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Arch Hellen Med, 33(3), May-June 2016, 331-341


The prevalence and determinants of childhood obesity

D. Fragkou, P. Galanis
Department of Nursing, Center for Health Services Management and Evaluation,
National and Kapodistrian University of Athens, Athens, Greece

Childhood obesity is a major public health problem, especially in developed countries, since it exerts a negative effect on the physical and mental health of the children, and in their adult life it increases their morbidity and causes premature death. During the last 50 years, the prevalence of childhood obesity has increased dramatically. Documented determinants of childhood obesity are demographic characteristics, life style and eating habits, family attitudes and genetic characteristics. Increased body mass index (BMI) of parents, lower educational level of parents, lower socio-economic level and lower age of mothers are all associated with an increase in childhood obesity. Among the life style characteristics, more time spent television watching and using personal computer and video games consoles are also associated with childhood obesity. Conversely, eating breakfast daily, an increase in the daily number of meals and meals taken with the family and a decreased in the number of beverages with sugar are associated with decreased childhood obesity. Increased physical activity and increased sleeping time are associated with decreased obesity. Negative comments of family members about style and weight are associated with an increase in eating disorders, especially in girls. The investigation on the determinants of childhood obesity is essential for the design and application of appropriate health policies, so that children and their families realize the importance of the issue and adopt more healthy behavior.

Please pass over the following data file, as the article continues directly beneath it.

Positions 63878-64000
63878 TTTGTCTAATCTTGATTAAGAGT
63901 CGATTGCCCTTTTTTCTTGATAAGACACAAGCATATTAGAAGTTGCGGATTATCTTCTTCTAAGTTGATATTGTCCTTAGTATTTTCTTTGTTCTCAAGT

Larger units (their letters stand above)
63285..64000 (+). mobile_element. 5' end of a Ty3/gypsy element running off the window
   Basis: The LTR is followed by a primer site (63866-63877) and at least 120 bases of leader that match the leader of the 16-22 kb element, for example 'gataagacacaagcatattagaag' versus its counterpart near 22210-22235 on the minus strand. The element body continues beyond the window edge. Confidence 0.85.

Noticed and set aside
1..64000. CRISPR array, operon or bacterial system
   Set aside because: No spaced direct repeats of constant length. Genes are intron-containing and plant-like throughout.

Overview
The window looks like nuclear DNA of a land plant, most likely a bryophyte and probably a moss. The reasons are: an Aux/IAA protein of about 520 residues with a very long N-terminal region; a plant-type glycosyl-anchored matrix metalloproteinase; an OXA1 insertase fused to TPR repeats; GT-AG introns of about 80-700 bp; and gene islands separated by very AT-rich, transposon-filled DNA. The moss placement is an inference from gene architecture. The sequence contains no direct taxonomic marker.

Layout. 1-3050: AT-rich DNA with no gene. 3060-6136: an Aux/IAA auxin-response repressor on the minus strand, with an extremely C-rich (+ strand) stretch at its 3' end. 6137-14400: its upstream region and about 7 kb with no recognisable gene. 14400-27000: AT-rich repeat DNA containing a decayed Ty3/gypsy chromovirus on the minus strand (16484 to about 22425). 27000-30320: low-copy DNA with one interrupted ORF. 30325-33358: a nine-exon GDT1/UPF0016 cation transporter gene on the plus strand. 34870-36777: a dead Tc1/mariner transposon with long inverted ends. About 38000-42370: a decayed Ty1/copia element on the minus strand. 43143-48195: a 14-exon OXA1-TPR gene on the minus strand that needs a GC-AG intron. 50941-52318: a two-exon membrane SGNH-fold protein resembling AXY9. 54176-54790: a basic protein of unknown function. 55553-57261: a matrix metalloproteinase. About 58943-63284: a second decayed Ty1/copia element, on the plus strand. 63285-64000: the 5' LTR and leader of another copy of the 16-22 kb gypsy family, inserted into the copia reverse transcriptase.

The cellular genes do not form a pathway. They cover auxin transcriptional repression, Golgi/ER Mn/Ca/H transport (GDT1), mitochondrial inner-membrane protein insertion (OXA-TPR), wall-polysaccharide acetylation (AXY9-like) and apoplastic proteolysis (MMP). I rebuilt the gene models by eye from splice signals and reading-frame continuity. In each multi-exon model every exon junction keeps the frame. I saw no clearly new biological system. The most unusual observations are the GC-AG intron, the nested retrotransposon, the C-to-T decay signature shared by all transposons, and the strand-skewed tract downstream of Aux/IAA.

Key words: Body mass index, Childhood obesity, Determinants, Nutrition, Physical activity, Prevalence.

© Archives of Hellenic Medicine